Use Safer Signing Process with GdPicture.NET
As most of you know, GdPicture.NET 14 toolkit offers, among numerous PDF features, the possibility to digitally sign or certify your PDF documents using digital IDs as well as the ability to decrypt shared PDF documents using digital certificates.
Now we would like to introduce you to the new improved and enriched set of methods supporting this critical feature.
So let’s talk a bit about how it works.
First of all, if you want to sign your PDF document successfully, you need to have your own digital ID (digital identity). It is like your personal ID card or passport or your driver’s license but in digital form. It states and identifies, who you are.
It is common to have one digital ID only, just like it is with your other ID cards in the ‘real’ world. However, in the digital world, you can have multiple IDs for different purposes. Each digital ID includes a digital certificate, which contains, in general, personal facts about certificate’s owner or holder, like a name, an email address, then the certificate serial number, an expiration date and the name of the issuer.
Public and Private Keys
The most important parts of digital IDs are two keys – public and private.
The public key locks, or encrypts data, while the private key unlocks, or decrypts that data.
When you share a digitally signed document, you send your digital certificate with the public key together, to allow recipients to verify your signature and confirm the document’s integrity.
On the other hand, the private key permits you again to decrypt information previously encrypted using the certificate. This is why both keys are required in the signing process.
As said above, your digital ID proves your identity, and therefore they are issued by a trusted third-party provider known as a certificate authority (CA).
There are many commercial CA providers, from which you can either purchase your digital ID or obtain a free one. Choose one that is trusted by major companies to be able to do your business on the Web.
You can even create a so-called self-signed digital ID, and many PDF-oriented software solutions offer this feature. However, this ID cannot be widely used for public purposes. The reason is that other people cannot verify your authenticity as a signer when you use the self-signed ID to sign the document you share with them.
Digital ID File
The form of a digital ID issued by a CA is a file containing all necessary data typically secured with a password. There are several file extension types and encoding formats for such a file.
GdPicture.NET 14 supports .pfx and .p12 digital ID files (both are PKCS#12 file formats) as well as digital IDs contained in the files stored in the Windows Certificate Store.
Be careful about the password of your digital ID obtained from the CA provider. You cannot reset it if you have forgotten it. If it happens, you will need to contact the authority for help.
However, for personal purposes, if you use your self-signed ID, you can create a new one, if you forget your password. Store your digital ID in a safe place, as it contains your private key designated to decrypt information you want to secure.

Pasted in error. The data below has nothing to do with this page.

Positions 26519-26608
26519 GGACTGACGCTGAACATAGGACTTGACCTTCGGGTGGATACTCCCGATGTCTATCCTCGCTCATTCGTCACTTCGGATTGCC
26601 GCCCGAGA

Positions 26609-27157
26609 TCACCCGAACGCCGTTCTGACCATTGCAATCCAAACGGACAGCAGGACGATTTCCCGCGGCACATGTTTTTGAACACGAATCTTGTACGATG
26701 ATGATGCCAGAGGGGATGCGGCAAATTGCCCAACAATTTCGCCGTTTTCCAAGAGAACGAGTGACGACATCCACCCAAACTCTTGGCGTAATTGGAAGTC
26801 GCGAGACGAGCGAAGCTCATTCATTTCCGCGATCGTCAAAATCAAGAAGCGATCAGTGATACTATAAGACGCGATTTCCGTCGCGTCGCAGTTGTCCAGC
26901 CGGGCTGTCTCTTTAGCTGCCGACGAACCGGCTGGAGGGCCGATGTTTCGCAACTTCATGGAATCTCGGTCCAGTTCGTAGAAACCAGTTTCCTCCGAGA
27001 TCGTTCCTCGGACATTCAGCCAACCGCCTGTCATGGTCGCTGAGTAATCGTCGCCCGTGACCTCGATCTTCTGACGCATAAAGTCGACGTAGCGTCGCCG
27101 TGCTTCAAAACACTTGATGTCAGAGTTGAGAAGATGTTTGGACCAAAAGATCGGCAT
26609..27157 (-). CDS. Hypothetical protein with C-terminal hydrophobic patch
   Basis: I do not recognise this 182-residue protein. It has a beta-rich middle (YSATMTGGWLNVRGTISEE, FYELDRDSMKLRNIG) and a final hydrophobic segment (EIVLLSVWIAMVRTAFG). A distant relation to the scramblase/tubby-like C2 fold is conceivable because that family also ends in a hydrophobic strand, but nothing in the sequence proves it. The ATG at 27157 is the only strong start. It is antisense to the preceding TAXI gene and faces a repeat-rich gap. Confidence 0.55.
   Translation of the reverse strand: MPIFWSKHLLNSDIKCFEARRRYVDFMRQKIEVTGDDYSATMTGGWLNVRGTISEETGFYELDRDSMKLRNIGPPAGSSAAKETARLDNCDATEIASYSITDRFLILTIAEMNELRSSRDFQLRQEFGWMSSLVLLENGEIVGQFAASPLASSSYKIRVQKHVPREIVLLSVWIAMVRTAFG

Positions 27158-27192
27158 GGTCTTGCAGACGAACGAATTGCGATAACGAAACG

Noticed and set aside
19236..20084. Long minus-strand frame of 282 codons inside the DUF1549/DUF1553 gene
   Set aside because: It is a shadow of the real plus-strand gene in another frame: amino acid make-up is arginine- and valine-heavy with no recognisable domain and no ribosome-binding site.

So now, if you have your digital ID stored in an appropriate file, you can use the updated feature designed by GdPicture.NET 14 toolkit to sign your PDF documents digitally.
- The very first step, definitely a mandatory one, is to set up your digital ID file.
- The next step is to select the signature certification level – either the standard recipient signature or the certifying signature.
- If you like, you can add your name, reason, a location, some explanatory text, and contact information to your signature. These entries are later displayed within the applied signature itself.
- You can also set a position on the page, where the signature is placed, as well as some image-based stamp.
- Additionally, GdPicture.NET 14 now offers the ability to timestamp your signature.
Sign and Validate
Finally, the last step, again a mandatory one, is the signing process itself.
Technically speaking, the private key contained in your digital ID file applies the digital signature to your PDF document. To ensure the standardly expected security, those skilled in this area certainly appreciate, that from now the set of updated methods use the SHA-256 hash algorithm instead of the deprecated SHA-1. Moreover, you can choose a stronger one if you need to. Thus after applying the digital signature, you can securely share the signed document with the public.
Alternatively, you are also able to validate the signature, in other words, to verify the identity of someone, who shares their signed documents with you. You only need to ask that person for their digital certificate with the public key, which a lot of PDF-oriented software allow to export using the digital ID file.
It is the combination of the public and private keys in the signing process that ensures your authenticity, integrity, and non-repudiation as a signer of the document.
Hope that from now on, signing your PDFs will be easy using GdPicture.NET 14 toolkit and its handy and comfortable set of methods. So, let’s sign and validate!
All our methods are described in our documentation at http://guides.gdpicture.com/content/webframe.html#GdPicture.NET.14~GdPicture14.GdPicturePDF_methods.html
We also have a sample for Digital Signing available in both C# and VB.NET in the WinForm folder. This demo is also available as a compiled application in the Bin folder both located in [INSTALLATION FOLDER]/Samples/.
You will find our enriched set of methods in the latest version of GdPicture.NET 14 (14.0.24):
If you’re thinking about adding this feature in a Web application, it is also possible to do it with DocuVieware, our HTML 5 Viewer and Document Management Kit!
See you next time!